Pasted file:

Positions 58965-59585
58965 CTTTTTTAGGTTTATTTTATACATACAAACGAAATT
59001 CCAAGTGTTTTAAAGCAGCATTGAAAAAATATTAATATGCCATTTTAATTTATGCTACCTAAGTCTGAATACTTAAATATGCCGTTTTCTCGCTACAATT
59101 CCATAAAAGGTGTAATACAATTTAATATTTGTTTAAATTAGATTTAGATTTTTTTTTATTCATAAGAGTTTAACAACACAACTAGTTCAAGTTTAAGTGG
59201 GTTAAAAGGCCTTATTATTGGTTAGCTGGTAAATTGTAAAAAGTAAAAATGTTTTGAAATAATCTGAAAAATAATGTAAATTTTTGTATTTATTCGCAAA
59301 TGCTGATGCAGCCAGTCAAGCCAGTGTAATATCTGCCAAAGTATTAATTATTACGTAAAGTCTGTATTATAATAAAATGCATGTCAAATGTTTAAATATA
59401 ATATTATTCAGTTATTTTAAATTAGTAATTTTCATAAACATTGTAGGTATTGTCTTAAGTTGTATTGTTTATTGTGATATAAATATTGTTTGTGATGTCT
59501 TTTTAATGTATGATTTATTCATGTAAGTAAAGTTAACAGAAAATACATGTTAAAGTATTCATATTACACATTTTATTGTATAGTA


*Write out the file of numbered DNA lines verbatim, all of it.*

Positions 58965-59585
58965 CTTTTTTAGGTTTATTTTATACATACAAACGAAATT
59001 CCAAGTGTTTTAAAGCAGCATTGAAAAAATATTAATATGCCATTTTAATTTATGCTACCTAAGTCTGAATACTTAAATATGCCGTTTTCTCGCTACAATT
59101 CCATAAAAGGTGTAATACAATTTAATATTTGTTTAAATTAGATTTAGATTTTTTTTTATTCATAAGAGTTTAACAACACAACTAGTTCAAGTTTAAGTGG
59201 GTTAAAAGGCCTTATTATTGGTTAGCTGGTAAATTGTAAAAAGTAAAAATGTTTTGAAATAATCTGAAAAATAATGTAAATTTTTGTATTTATTCGCAAA
59301 TGCTGATGCAGCCAGTCAAGCCAGTGTAATATCTGCCAAAGTATTAATTATTACGTAAAGTCTGTATTATAATAAAATGCATGTCAAATGTTTAAATATA
59401 ATATTATTCAGTTATTTTAAATTAGTAATTTTCATAAACATTGTAGGTATTGTCTTAAGTTGTATTGTTTATTGTGATATAAATATTGTTTGTGATGTCT
59501 TTTTAATGTATGATTTATTCATGTAAGTAAAGTTAACAGAAAATACATGTTAAAGTATTCATATTACACATTTTATTGTATAGTA